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  • Minister of Health, Hon. Dr. Christopher Tufton, is imploring Jamaicans to take action to rid their surroundings of breeding sites for the Aedes aegypti mosquito, which transmits the Zika virus.
  • “Too often, unfortunately, we assist in providing very fertile breeding ground for this mosquito. This means that we all have to take action,” he said.
  • “Anything that creates the environment for the breeding of mosquitoes represents a threat and therefore, we should see it as our duty and in our own interest to take the necessary steps,” he added.

Minister of Health, Hon. Dr. Christopher Tufton, is imploring Jamaicans to take action to rid their surroundings of breeding sites for the Aedes aegypti mosquito, which transmits the Zika virus.

“Too often, unfortunately, we assist in providing very fertile breeding ground for this mosquito. This means that we all have to take action,” he said.

“Anything that creates the environment for the breeding of mosquitoes represents a threat and therefore, we should see it as our duty and in our own interest to take the necessary steps,” he added.

Dr. Tufton was addressing a press conference at the Ministry’s New Kingston offices on Friday (March 19), where he announced that three new cases of the Zika virus have been detected in Jamaica.

The areas are Greater Portmore and Christian Meadows in St. Catherine, and Lyssons in St. Thomas.

Two of the new Zika cases were confirmed by tests carried out at the recently upgraded University Hospital of the West Indies’ (UHWI) Virology Lab. The other was from a sample that was sent to the Caribbean Public Health Agency in Trinidad and Tobago.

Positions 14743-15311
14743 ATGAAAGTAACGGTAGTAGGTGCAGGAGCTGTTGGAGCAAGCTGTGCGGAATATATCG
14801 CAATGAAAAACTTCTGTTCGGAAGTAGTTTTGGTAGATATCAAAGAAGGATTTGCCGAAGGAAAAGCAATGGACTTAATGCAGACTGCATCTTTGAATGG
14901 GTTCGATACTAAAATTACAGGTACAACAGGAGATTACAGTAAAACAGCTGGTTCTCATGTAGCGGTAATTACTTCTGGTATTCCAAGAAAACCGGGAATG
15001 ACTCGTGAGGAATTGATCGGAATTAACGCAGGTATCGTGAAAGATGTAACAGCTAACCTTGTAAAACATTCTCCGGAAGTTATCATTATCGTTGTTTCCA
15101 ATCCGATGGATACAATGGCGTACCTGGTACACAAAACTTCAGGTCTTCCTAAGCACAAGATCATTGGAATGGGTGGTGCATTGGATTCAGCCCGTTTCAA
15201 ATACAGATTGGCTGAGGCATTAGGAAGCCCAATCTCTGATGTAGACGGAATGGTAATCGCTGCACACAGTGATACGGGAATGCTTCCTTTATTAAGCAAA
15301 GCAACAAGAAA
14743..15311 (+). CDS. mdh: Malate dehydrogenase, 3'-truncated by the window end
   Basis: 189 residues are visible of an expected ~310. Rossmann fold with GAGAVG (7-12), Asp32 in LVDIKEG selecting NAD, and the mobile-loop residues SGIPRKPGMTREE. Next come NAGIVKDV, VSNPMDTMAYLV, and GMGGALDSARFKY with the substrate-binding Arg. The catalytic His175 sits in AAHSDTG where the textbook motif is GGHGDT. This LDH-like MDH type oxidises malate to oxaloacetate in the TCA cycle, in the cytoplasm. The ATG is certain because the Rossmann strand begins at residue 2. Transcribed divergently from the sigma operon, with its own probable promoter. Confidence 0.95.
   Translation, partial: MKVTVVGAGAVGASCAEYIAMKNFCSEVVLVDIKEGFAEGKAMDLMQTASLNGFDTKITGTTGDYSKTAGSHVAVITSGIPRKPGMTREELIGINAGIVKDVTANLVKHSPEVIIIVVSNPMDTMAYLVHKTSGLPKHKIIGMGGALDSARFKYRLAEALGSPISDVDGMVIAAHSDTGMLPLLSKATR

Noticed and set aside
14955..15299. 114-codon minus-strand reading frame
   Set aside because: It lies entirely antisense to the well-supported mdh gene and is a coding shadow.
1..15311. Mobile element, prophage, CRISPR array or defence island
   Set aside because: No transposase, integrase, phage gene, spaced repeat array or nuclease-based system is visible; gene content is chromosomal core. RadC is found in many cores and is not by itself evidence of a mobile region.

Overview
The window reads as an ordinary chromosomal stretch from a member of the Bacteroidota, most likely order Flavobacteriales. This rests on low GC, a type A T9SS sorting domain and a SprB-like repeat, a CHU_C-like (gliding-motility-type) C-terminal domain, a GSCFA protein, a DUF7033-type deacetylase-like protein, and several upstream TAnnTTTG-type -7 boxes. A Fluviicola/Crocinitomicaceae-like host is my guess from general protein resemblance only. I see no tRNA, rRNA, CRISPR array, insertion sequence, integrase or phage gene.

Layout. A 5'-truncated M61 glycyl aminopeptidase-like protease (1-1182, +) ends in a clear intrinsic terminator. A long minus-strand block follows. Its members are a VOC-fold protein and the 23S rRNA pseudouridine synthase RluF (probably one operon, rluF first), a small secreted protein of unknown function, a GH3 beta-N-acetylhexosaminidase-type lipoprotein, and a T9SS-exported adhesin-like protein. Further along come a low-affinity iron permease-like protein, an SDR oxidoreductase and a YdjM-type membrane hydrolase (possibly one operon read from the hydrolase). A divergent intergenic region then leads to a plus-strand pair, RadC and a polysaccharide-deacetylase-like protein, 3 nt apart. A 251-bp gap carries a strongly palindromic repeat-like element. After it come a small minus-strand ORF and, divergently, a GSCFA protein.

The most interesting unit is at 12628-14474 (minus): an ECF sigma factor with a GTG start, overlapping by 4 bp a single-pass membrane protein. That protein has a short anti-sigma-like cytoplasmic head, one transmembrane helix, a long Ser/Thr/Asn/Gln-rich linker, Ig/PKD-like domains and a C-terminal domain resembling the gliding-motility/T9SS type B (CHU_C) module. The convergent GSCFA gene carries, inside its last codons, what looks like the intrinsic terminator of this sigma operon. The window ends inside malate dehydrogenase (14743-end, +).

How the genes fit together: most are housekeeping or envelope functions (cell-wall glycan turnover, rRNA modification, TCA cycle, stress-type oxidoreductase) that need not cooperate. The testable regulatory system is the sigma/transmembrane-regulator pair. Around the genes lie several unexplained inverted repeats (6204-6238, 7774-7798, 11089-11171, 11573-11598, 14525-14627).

The number of confirmed cases of Zika in Jamaica now stands at four.

The Health Ministry is undertaking vector control and fever surveillance activities in the communities and will continue to educate Jamaicans about Zika, including the need to eliminate breeding sites.

“Our teams will continue to work in the field going around communities to guide householders in terms of identifying and destroying mosquito breeding sites and keeping their surroundings clean,” Dr. Tufton said.

The Aedes aegypti mosquito is found in and around areas where people live, work and play.

Persons displaying symptoms such as fever, rash, eye redness, joint and muscle pain are advised to see a doctor.

Pregnant women are being urged to be particularly vigilant in protecting themselves from mosquito bites as Zika has been associated with microcephaly, which is a congenital condition associated with incomplete brain development in infants.

Protective measures include using insect repellent containing DEET, sleeping under a mosquito net, putting mesh on windows and doors and wearing long sleeved clothing where possible.

Jamaica is among several countries in Latin American and the Caribbean that have confirmed Zika cases.